Benjamin Graham is the godfather of value investing. This text is absolutely required reading, not just for value investors but for investors of all strategies.
You will smile and laugh at Graham’s protagonist, “Mr. Market” and how he uses this allegory to show us what we are doing right and wrong. Almost 64 years old, Warren Buffet has dubbed it the most important book on investing ever written! Jason Zweig, offers a nice analysis and commentary following each chapter explaining how to put in practice what Graham says as well as its relevance today.
Much of value investing involves finding the discounted gems using rigorous fundamental analysis. Believe it or not, many companies find creative ways to make their books look much better than you would expect. In fact accountants can make a quarterly shareholders report look better to many investors in order to meet Wall Street expectations.
The author tracks the major account frauds of the last century in a humors way to give the reader examples. Accounting, which is often difficult to understand, is presented in an easy to read format without losing the core teachings.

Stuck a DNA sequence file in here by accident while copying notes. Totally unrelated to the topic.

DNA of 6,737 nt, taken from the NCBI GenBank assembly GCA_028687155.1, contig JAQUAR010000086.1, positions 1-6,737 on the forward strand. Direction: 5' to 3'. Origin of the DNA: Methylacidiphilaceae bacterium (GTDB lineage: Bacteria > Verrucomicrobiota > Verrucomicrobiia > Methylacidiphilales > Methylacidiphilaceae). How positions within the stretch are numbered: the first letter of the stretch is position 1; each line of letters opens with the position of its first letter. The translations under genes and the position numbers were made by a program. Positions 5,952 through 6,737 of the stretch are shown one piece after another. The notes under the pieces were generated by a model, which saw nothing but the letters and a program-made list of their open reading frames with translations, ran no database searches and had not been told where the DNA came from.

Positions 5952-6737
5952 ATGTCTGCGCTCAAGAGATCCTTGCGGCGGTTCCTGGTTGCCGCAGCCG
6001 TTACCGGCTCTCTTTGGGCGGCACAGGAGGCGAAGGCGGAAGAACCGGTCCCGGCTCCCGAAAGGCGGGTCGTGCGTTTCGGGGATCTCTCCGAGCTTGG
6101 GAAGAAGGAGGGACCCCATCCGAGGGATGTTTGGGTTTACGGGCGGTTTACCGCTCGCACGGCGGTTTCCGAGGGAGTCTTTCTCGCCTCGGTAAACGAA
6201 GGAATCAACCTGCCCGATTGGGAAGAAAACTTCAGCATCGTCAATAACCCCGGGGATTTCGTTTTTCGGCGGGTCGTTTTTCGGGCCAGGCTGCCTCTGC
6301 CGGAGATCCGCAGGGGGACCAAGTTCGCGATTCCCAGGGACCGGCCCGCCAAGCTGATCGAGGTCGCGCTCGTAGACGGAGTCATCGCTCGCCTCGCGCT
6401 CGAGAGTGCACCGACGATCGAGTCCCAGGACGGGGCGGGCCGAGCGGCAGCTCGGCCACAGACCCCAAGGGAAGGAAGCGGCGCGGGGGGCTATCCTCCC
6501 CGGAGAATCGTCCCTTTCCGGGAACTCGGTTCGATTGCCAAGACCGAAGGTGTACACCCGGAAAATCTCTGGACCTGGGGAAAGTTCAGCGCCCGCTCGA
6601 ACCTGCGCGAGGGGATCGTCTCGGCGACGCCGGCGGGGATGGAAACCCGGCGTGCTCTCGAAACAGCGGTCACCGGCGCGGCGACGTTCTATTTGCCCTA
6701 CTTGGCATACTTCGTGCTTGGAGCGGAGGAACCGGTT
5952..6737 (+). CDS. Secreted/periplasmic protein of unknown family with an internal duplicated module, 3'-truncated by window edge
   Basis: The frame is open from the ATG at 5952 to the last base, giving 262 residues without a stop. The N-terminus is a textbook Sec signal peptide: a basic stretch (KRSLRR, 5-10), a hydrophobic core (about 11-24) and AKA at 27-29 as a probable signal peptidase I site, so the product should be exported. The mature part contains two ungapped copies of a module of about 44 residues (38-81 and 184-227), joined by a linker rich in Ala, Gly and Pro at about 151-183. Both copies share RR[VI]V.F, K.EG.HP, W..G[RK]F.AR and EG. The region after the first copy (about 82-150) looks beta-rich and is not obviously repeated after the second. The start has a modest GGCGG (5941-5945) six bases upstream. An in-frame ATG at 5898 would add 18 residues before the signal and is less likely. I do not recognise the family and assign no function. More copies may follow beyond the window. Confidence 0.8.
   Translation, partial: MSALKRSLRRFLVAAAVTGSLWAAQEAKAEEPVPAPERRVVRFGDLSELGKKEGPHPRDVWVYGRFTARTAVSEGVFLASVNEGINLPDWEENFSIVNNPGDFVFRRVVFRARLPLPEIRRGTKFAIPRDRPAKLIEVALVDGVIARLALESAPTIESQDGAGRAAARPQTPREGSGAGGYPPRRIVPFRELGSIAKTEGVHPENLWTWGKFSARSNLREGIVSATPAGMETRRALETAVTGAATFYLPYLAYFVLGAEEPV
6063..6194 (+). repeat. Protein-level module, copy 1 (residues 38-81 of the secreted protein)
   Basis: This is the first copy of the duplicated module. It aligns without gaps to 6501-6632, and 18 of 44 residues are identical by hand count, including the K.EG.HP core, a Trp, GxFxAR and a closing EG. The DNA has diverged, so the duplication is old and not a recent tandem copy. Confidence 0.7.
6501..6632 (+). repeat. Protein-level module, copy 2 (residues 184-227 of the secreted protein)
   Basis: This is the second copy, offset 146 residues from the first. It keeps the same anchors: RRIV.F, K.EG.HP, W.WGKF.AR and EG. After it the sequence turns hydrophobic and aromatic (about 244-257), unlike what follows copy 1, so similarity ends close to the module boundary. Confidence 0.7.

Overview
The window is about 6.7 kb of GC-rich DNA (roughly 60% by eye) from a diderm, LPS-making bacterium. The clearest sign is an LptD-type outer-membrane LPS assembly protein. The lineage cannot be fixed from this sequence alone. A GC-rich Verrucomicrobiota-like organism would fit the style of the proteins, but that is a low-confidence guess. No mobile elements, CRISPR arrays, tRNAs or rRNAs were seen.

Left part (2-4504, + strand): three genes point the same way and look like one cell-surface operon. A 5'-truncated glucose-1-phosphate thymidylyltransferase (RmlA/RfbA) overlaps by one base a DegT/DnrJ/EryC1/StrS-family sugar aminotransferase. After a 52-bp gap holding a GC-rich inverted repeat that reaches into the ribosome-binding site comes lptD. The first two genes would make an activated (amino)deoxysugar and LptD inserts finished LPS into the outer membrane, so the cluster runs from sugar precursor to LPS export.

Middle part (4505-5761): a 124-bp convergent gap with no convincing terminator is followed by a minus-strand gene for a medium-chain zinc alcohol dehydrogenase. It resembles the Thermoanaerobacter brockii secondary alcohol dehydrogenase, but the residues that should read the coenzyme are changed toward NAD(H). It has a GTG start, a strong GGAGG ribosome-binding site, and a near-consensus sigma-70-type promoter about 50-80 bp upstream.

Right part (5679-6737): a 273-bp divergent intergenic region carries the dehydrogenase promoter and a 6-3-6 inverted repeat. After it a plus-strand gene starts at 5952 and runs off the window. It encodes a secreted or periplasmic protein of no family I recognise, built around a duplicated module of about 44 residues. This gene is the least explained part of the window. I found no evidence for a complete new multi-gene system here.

Where Benjamin Graham leaves off, Philip Fisher takes over. Fisher uses the same principles of Graham when assessing the fundamentals of a stock but moves from pure value to growth. This is the present thinking of a value investor like Warren Buffet. The idea is that an investor should be willing to pay up for growth, not just looking at discounts. If they did their research correctly, they would be paying a discounted price for what will turn out to be a home run value stock.
We keep saying that fundamental analysis is the foundation of value investing. This is the bible of value investing. At more than 700 pages, Security Analysis is absolute guide on how to asses a security and make an informed and logical position on it.
The massive text has 10 chapters deleted since the original publication 57 years but contains all of the original chapters in PDF format in a CD at the back of the book. Some of the information in this book is outdated and cannot be taken at face value but should make for great food for thought.
Don’t let the almost rude title dissuade you. The premise is simple; buy stocks in companies that you know will grow in the future and buy them at a discount. Ponzio believes that brokerages and mutual funds along with talking heads like those at CNBC are constantly feeding us information to continually cause us to trade. By trading more, they pick up their fees and make more money regardless of what happens to us.
The book definitely has a long term outlook but will not argue with you when it comes time to sell. What separates Ponzio from other value investors is his look at cash flow and how it is so much more important than P/E ratios.